The last thing you want to do is feel guilty when you are running, and I think that part of how you overcome this is a) demonstrating very clearly how important this is to you (and by this I mean ‘do the work’ (go and out actually do the running) as opposed to just ‘saying’ it’s important, and taking a half-assed approach to training), after all, why should they tolerate the absences and get behind you if you aren’t taking it seriously yourself?,  b) involve the family in what you do – I’ve tried to run a few races in interesting places, and bring my wife and / or family along with me so we get to double up by enjoying the marathon and a weekend away, meaning everyone wins and c) be appreciative of the support. My girls know I could not follow this passion without their support, but it doesn’t stop me saying thank-you again (thank-you girls!), oh, and d) support their passions – quid pro quo.

Fight to make running a habit. There is no way around this, you need to get into the habit of running if you’re going to be successful in following a plan. I read somewhere that it takes a minimum of 21 repeats of something for a habit to begin to form. Seems clear to me – run 21 times and you’ll start to be in the groove. That’s basically 5 runs a week for a month – you can do that right? In my experience, habits are hard to form, and easy to break, so help yourself by putting your runs in your calendar or on your to-do list, and while you are at it, have all of your running gear easily accessible and ready to go at all times. There are always a thousand reasons why you can miss that run today, don’t let “I couldn’t find a clean pair of running shorts” be one of them.

You don’t have to do this alone. Especially if you are a newcomer to the sport, finding a running partner or group can be an excellent way to help sustain your training and help hold yourself accountable to your plan. It’s much harder to bail out of a 16 miler in the pouring rain if there are people waiting for you. I’ve done it both ways (and readers of this blog will know that in the past I’ve trained for several of my marathons with my dear friend Yoko), but this time I’ve been solo – 93 training runs to date, 92 done on my own. Honestly, I think it’s better with company, for at least one run a week.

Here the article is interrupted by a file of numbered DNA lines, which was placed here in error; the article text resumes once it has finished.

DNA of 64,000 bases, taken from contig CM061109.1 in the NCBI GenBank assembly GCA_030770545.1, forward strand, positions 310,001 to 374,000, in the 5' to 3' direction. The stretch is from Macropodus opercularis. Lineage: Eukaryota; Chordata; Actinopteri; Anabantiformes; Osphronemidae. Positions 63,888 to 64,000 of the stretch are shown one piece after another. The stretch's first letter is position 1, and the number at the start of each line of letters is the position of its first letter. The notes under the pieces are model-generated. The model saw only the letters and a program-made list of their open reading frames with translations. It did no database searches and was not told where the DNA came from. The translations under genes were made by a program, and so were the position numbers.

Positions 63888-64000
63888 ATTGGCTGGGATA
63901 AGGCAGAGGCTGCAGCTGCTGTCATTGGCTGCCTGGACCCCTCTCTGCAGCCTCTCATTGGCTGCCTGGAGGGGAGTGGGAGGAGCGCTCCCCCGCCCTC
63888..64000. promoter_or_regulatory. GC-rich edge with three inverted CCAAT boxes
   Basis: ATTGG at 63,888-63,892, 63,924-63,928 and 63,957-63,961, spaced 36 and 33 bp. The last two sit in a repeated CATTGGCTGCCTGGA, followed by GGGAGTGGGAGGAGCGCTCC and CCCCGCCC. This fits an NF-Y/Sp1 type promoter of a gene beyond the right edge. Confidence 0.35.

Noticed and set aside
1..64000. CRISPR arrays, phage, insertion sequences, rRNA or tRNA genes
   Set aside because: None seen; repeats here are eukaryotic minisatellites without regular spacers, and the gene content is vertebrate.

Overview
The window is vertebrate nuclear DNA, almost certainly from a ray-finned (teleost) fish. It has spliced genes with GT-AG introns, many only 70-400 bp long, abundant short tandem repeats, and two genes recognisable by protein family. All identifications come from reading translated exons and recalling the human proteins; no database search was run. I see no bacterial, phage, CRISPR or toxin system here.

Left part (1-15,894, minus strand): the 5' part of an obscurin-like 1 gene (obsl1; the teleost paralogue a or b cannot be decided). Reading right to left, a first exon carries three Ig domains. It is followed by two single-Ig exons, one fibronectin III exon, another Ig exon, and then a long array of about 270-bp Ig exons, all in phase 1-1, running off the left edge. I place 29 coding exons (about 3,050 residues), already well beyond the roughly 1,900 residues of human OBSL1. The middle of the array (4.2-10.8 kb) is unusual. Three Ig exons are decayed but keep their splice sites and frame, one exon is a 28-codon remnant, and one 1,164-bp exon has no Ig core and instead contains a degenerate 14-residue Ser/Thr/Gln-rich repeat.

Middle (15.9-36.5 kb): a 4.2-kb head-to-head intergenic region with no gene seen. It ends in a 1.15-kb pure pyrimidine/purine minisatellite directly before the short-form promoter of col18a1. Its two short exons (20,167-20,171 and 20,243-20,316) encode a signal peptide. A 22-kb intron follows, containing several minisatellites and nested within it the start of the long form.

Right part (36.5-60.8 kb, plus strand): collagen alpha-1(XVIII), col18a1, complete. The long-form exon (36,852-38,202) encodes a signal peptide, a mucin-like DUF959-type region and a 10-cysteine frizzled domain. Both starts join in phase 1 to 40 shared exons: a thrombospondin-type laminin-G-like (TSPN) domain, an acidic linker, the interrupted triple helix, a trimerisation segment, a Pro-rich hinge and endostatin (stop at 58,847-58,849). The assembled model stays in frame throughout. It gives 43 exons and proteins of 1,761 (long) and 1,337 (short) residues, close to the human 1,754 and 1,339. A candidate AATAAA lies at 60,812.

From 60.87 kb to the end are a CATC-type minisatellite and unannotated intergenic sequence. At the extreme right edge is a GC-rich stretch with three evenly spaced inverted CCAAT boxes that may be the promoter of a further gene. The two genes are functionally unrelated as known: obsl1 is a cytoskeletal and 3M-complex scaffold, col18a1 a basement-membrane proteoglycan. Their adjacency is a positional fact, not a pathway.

In the socially networked world we live in today, you can also crowdsource your support. Share what you are up to and you’ll be amazed at how supportive and encouraging your wider circle of friends and acquaintances can be. You’ll probably find a few people among your network who are runners and can offer you some great advice from their own experience. Join the Facebook or other online social groups of the race you’ve entered for and again, it’s a great way of sustaining your motivation when you are connecting with other people preparing for the same event.

So these are just a few of the things that have helped me over the years, and especially get over the disappointment of my last race and train for the upcoming 2015 Marine Corps Marathon. For me, the discipline and mental toughness required to follow a dedicated training plan is very much the point of the exercise to begin with. Getting to the start line well prepared and in good shape is the hard but rewarding work of marathon running, while the race itself is a celebration of what got you there, and a specific measurement of progress en route to wherever it is you are headed.

I’ll say now that there is a big gap in this list, which is proper nutrition and good eating habits. I have a lot of work to do in this regard, but decided I could only focus on so many things at the same time, so this is something that I haven’t forgotten, but I’ll acknowledge now, I haven’t figured out yet.

What about you? What are some of the things you do to stay on track? I’d love to hear about any tricks or ideas you have up your sleeve to help keep you going.

My numbers for the week and for my 16 weeks of training to date are below.

Have fun and keep moving.

Rob

Week 16

Week 16

Cumulative training (16 weeks) to date

Cumulative training (16 weeks) to date